To facilitate a new leadership culture, the Leadership Roundtable recommended the church infuse synodality at all levels through increased and intentional lay involvement in decision-making and leadership, including on clergy personnel boards, ongoing clergy formation and through governance structures "with layered checks, balances, and oversight."
As for addressing the role clericalism has played in exacerbating sexual abuse in the church, the report suggests that the U.S. bishops' conference and lay leaders together "revise the theology of priesthood and priestly identity to reflect servant Leadership."
It also called for 360-degree assessment for bishops and all Catholic leaders, beginning in seminaries and ministerial programs. In terms of bishop selection, it proposes "a genuine discernment process" that includes laity and clergy. Likewise, it suggests greater collaboration in bishop successions.
The Leadership Roundtable lent support to several initiatives that the U.S. bishops considered at their November meeting. They included the creation of a third-party reporting system for abuse, harassment or misconduct by any church leader, and the establishment of national or metropolitan lay-led, independent entities to address misconduct by bishops. In addition, the report calls for the completion and publication of the investigations surrounding former cardinal Theodore McCarrick.
The Leadership Roundtable also recommended that the bishops' conference, in collaboration with clergy and lay experts, write a code of conduct for bishops, and revise the Dallas Charter to apply to bishops. That idea was recently endorsed by National Review Board chair Francesco Cesareo. Bishops, however, have long rejected such a move, arguing that under canon law only the Vatican, via the pope, has the authority to discipline bishops.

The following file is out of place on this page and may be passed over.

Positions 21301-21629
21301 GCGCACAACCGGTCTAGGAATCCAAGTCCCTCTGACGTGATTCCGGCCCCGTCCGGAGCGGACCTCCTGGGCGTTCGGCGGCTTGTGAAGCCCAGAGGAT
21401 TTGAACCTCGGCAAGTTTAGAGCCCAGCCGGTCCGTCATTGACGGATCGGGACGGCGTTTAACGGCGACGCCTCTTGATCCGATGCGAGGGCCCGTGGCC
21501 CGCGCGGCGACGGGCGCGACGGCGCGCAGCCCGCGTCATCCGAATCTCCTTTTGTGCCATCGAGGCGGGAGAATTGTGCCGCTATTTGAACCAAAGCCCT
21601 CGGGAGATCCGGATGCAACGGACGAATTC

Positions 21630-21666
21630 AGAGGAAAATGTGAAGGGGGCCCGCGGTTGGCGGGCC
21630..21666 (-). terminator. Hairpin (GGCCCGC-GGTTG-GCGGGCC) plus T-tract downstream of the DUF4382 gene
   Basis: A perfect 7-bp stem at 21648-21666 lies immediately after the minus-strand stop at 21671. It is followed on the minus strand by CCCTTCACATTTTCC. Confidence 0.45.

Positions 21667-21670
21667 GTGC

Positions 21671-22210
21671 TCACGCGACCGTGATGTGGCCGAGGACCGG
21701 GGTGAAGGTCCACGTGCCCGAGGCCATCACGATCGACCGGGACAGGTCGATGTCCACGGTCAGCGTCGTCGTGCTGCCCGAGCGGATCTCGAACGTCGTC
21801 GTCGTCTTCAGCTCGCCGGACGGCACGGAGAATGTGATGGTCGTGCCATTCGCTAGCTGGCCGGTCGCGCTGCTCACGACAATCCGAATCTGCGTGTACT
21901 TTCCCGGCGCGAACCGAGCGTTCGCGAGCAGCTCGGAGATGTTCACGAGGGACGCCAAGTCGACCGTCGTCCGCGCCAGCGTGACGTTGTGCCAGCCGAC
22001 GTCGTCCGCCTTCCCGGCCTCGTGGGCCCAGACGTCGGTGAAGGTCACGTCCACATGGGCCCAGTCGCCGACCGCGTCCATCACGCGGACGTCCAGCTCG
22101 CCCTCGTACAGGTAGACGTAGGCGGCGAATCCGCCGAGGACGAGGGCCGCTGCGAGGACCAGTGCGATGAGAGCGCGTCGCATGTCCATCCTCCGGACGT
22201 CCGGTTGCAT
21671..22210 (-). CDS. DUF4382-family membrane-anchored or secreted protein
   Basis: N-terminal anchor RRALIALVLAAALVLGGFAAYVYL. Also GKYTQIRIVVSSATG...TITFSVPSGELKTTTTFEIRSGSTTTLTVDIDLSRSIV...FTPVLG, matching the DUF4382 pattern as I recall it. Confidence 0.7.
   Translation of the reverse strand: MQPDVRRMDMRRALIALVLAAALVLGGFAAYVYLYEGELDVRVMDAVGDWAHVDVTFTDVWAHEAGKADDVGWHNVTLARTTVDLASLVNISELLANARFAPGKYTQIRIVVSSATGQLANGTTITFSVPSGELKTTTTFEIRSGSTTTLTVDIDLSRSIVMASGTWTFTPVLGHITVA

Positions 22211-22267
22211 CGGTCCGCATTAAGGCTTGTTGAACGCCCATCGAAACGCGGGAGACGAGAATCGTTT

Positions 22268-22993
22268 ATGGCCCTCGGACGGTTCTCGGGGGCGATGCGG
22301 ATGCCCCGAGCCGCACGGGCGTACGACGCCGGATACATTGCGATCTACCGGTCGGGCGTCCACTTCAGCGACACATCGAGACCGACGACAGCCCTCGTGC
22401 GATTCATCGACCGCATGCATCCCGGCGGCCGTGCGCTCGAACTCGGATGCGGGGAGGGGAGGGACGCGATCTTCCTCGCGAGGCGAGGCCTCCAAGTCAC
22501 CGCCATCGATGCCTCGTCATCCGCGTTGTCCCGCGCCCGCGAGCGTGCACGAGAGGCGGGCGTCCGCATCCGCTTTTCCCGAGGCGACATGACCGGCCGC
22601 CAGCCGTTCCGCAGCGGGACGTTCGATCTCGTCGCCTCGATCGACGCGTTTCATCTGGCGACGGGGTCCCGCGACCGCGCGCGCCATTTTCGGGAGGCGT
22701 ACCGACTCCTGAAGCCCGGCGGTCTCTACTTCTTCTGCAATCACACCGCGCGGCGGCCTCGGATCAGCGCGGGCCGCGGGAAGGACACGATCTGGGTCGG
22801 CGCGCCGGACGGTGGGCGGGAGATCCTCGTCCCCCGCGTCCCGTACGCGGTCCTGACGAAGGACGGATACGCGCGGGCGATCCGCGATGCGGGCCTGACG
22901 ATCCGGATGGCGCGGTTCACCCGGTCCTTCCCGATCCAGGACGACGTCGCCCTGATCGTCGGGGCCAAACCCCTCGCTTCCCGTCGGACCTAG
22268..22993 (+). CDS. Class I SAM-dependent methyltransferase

Other accountability proposals would:
- Strengthen and expand the charter's audit process.
- Provide national standards for diocesan review boards, recordkeeping and definitions of abuse terms.
- Create policies for the location and supervision of abusers, as well as for restrictions on bishops removed or resigned due to abuse, cover-up or misconduct.
- Develop a national registry of clergy in good standing.
- Direct bishops to seek authority to modify canon law to state detailed punishments for "clearly defined crimes of abuse or cover-up by clergy, religious, or laity."
The Leadership Roundtable also proposed a commitment by the church at the national or diocesan levels to convene truth and reconciliation commissions on the sexual abuse and its cover-up.
In terms of transparency, the report recommended all dioceses commit to independent reviews of all files, including within dioceses, religious communities and seminaries. Since the August release of the Pennsylvania grand jury report, dozens of dioceses have taken steps to publish lists of credibly accused priests, though abuse survivors and their advocates have questioned their completeness in numerous cases. The report also suggested a coordinated national release of names of credibly accused abusers "to prevent ongoing trauma that happens each time more names are released."
Following Francis' directive for regional task forces to assist in implementing abuse prevention guidelines, the Leadership Roundtable proposed the creation of two task forces in the U.S., one to address recovery and the other to address reform, to oversee implementation of the recommendations.
[Brian Roewe is an NCR staff writer. His email address is email@example.com. Follow him on Twitter: @BrianRoewe.]